Criterion has scored another winner with the acquisition of the intense Korean drama "Secret Sunshine." Director Lee Chang-dong has assembled a multi-layered film propelled by a stunning lead performance by Cannes Best Actress Jeon Do-yeon. In an age where few films explore religion from a contemporary standpoint, this is a critical and thoughtful examination of faith, tragedy, grief, forgiveness and perseverance. What starts as a rather pleasant and joyful film morphs into a thriller before it changes tone once again to searing human drama. The director shows a deft hand transforming lightness into the heart of darkness and delivering the viewer to the other side. Complex, challenging, and emotionally devastating--I hope the Criterion release will raise awareness of this remarkably adult entertainment.
A young widow (Do-yeon) and her son relocate to her late husband's hometown Miryang (Secret Sunshine). Starting fresh, she starts to tutor piano and is assisted by a potential new suitor. The details of her new world are expertly showcased and there is a realistic flavor to the scenes of every day life in this small town. But just as she has settled into a daily routine, tragedy strikes. After an intense sequence of events, she is left devastated and bereft. I know many people will reveal more of the plot than I will, but I think it's best to let the narrative unravel without expectation. Seeking solace, she throws herself into spirituality and uses the church to fill the emptiness of her life. The need to forgive and the need to hate do battle within her soul and the last hour of the picture is a war of emotion. Is there a way to reconcile these divergent feelings and is the church a help or a hindrance? This is a serious examination of important issues and a heartfelt and in-depth exploration of character. It doesn't shy away from a woman descending to the very edges of madness as it commingles with morality.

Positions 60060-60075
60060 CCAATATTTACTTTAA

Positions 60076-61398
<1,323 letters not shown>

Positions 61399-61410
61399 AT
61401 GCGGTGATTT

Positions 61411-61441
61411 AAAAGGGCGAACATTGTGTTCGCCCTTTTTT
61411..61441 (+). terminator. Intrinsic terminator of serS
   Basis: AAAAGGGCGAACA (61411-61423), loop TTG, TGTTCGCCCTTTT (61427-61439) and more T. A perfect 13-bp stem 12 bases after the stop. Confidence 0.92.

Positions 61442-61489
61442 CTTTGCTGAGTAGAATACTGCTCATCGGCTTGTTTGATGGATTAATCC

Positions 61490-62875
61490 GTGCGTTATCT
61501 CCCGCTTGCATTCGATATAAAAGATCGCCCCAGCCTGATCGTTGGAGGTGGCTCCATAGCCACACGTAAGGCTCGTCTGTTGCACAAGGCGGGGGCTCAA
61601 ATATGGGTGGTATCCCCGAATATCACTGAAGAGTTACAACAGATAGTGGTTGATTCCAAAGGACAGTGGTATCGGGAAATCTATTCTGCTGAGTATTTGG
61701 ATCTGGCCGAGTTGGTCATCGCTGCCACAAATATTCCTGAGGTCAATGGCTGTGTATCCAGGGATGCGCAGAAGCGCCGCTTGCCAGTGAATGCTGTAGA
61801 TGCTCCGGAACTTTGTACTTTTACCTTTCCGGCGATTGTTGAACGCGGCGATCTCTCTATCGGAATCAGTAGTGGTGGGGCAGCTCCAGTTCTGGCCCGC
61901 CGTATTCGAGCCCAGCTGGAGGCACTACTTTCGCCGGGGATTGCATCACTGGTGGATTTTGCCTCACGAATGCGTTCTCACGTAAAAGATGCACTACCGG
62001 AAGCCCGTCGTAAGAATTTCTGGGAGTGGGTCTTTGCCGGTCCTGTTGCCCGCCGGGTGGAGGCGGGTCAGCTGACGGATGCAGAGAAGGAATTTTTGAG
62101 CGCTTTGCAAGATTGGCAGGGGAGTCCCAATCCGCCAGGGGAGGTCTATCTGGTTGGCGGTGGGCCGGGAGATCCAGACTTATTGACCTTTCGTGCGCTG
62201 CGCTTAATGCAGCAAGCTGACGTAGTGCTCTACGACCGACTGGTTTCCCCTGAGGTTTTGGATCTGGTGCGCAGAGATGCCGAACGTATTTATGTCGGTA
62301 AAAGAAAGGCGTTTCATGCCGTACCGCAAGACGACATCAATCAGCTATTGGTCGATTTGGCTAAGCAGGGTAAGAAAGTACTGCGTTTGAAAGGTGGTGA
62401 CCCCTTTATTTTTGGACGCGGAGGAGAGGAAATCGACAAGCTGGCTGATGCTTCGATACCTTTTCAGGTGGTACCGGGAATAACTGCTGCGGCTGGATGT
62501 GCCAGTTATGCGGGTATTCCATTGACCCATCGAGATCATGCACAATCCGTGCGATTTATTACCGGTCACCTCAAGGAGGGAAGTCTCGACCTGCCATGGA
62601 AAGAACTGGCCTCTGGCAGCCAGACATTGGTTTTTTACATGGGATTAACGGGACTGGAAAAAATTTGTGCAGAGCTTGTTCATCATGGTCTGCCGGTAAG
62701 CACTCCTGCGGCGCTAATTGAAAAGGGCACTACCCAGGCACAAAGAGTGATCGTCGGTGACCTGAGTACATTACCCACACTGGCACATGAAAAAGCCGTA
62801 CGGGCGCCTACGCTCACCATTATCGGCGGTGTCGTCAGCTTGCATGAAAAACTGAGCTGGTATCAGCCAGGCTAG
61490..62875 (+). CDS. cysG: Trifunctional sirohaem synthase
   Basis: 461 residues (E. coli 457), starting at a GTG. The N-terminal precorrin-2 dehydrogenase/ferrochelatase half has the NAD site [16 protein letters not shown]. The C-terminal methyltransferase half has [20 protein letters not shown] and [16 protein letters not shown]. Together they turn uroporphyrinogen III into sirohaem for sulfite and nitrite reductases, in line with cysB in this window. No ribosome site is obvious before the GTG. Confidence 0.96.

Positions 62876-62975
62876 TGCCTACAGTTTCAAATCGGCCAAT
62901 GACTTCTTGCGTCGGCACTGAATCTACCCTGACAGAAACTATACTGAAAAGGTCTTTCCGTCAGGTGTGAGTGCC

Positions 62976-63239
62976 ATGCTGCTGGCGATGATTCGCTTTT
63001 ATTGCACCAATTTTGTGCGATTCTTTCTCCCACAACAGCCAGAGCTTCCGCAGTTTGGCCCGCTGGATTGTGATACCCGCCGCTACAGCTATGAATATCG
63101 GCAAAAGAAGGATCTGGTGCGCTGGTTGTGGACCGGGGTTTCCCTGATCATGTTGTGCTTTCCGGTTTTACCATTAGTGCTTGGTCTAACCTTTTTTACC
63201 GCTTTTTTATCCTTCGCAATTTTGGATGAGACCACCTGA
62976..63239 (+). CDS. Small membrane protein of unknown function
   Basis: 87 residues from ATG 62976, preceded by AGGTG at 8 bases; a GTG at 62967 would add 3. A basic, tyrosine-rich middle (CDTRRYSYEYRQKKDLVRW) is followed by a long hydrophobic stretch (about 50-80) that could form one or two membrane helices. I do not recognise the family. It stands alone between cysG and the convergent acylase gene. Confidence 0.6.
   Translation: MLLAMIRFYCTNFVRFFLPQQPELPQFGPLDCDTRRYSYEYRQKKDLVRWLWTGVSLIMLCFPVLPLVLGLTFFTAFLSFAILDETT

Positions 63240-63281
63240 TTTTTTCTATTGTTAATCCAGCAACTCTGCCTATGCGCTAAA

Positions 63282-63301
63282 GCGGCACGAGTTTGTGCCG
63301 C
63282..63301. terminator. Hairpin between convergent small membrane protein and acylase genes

In less subtle hands, "Secret Sunshine" might have turned into a weepy melodrama. With emotions this raw, it would be easy to overplay many aspects of the film--from grief to fervor. But Do-yeon is a revelation, a natural and grounded presence that connects the film to a realness that is remarkable and refreshing. Seriously, this is work that will blow you away! The film doesn't offer tidy answers and is as messy as life itself. So many horrific things may happen to us, and in some way--we all do what we must to persevere. The character in "Secret Sunshine" deals with more than her share of adversity. Each step she has made a conscious decision to move forward. Eventually we all reach our breaking point--whether or not we break is the question. This is a simple and powerful character study that may get under your skin. It did mine! KGHarris, 6/11.
New digital transfer, supervised and approved by director Lee Chang-dong and cinematographer Cho Yong-kyu (with DTS-HD Master Audio on the Blu-ray edition)
New interview with Lee
On the Set of "Secret Sunshine," a video piece featuring interviews with actors Jeon Do-yeon and Song Kang-ho, as well as behind-the-scenes footage
U.S. theatrical trailer
New and improved English subtitle translation
PLUS: A booklet featuring an essay by film critic Dennis Lim